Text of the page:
About Bridging Loans
The property market is growing rapidly and showing no signs of stopping, putting an increased demand on those wanting to purchase a property to complete as quickly as possible so they can secure the home they want. Many sellers are looking for buyers that can buy their properties without complications such as chains and mortgage applications. While it can be risky to purchase a new home without first selling the old one, sometimes it is the only option in order to get your dream home.
What is a bridging loan?
Bridging loans are specifically designed to bridge the gap between one form of finance to another. They are usually a short-term solution for covering the period between the sale of one property and completion date on another.
Mortgages and bank loans could also be used for this purpose. However, they provide a much slower service as the application processes are lengthy and funds take time to be released, unlike with a bridging loan. Bridging loans offer a simple alternative where applications are processed quickly, and funds can be released within a matter of days. Bridging loans are great for bridging the gap between a house sale and purchase, but property developers or auction buyers can also use them.
Bridging loans come with only two distinctive requirements; to be a property owner and over 18 years of age. The loan amount is determined and guaranteed by the value of the property, so usual criteria such as income and credit history are not as crucial to bridging loan lenders.
A lot of bridging loan lenders will consider those with a bad credit history, CCJs and even previous defaults and arrears because they use the property as collateral. The property you are buying doesn’t even have to be in a good condition and can be in need of renovations and repairs, which makes bridging loans a perfect option for property developers.
If the full loan amount is not repaid at the end of the loan period, the lender can repossess and sell the property to repay the debt.
What can I receive with a bridging loan?
As with most lending options, the size of the bridging loan depends on the lender and the borrower’s circumstances. Most bridging loan lenders will lend up to 70% of the property’s value, while some lenders provide as much as 100% bridging loans where additional security is provided, or the purchase is below market value. For most lenders the minimum loan amount is between £10,000 – £30,000. The majority of lenders don’t have a maximum lending amount for bridging loans as it is entirely dependent on the property value.
Bridging loans are available for anywhere between one day to 12 months, but as they are designed to be a short-term solution the maximum loan term is often 12 months.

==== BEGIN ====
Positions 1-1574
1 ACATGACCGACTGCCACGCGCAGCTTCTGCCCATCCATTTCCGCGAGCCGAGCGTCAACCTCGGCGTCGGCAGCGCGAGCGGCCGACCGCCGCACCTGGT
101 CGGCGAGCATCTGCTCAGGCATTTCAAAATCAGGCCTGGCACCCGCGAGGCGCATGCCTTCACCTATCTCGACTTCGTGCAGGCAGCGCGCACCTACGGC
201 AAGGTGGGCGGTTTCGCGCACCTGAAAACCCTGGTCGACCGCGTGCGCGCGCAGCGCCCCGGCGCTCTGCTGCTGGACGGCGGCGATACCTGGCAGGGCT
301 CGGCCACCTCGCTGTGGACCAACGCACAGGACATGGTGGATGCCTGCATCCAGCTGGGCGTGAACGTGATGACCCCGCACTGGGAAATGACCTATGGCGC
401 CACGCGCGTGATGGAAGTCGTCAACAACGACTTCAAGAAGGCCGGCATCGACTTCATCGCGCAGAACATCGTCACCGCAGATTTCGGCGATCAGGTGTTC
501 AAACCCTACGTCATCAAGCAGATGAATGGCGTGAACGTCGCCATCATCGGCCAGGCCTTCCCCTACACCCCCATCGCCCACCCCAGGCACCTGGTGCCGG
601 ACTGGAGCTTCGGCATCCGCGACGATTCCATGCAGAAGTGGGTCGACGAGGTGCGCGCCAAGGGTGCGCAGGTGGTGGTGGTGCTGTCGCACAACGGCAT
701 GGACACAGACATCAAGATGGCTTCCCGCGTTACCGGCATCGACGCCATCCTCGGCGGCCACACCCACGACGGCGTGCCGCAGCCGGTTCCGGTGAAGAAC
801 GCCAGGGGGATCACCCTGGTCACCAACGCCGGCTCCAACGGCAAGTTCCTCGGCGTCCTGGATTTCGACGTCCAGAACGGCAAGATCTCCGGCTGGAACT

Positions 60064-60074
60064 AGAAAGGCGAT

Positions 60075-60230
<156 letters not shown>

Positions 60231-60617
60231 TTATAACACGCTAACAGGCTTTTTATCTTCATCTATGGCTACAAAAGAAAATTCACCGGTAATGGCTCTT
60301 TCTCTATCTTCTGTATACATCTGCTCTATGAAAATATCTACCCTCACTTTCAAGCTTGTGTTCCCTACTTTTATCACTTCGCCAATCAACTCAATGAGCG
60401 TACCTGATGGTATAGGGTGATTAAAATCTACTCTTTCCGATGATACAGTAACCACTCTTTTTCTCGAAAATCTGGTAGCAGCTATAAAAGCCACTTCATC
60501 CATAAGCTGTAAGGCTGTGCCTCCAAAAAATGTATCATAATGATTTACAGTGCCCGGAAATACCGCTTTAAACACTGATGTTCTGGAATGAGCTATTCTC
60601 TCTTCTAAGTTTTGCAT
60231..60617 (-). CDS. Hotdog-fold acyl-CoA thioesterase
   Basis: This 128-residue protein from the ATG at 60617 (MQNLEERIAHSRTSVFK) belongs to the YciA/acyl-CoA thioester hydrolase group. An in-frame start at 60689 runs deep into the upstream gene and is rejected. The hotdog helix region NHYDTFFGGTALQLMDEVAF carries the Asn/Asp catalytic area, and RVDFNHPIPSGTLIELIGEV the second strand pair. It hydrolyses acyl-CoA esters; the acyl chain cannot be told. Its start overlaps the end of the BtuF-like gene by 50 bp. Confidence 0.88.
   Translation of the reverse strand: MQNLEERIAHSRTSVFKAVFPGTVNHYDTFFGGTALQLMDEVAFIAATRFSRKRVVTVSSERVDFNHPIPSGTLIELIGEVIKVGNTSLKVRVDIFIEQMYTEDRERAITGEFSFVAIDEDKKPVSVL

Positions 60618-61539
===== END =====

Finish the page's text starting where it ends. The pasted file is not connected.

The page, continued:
When it comes to the costs involved with taking out a bridging loan, this can depend massively on the type of bridging loan you choose. Bridging loan lenders usually offer various interest rate structures including retained, rolled up and structured. Be sure to look into the various options available to work out which is right for you and your situation. As well as interest rates, bridging loans are subject to a lot of additional charges and fees including valuation fees, arrangement fees, legal fees, exit fees and broker fees. To get an estimate of costs use this bridging loan calculator.
Positives of bridging loans
- Funds applied for are released very quickly
- Many bridging loan lenders will base the loan on the property value as opposed to the purchase price
- Some bridging loan lenders will base the loan on the property’s development value, which is great for property developers
- Purchasing a property is made simple by eliminating chains and lengthy mortgage applications
- Buying a property with a bridging loan gives you the same benefits as being a cash buyer.
Negatives of bridging loans
- Bridging loans come with a high risk of defaulting, the high-interest rates and additional charges can be unmanageable
- As they are short-term and convenient, the interest rates and additional charges are high
- Most lenders require you to pay their legal fees as well as your own
- If you obtain a bridging loan, you often need to rely on a longer-term finance option as an exit plan
- Defaulting on a bridging loan will have a negative impact on your credit score.
If you are in need of fast funding for a property sale, whether it is for a property development, buy-to-let or personal use, a bridging loan could be the perfect option for you. Be sure to weigh up all your options before making a final decision and consult a broker to help you find the best deal on bridging loans. The range of additional fees and charges involved with this type of borrowing can make it confusing to navigate the best deals.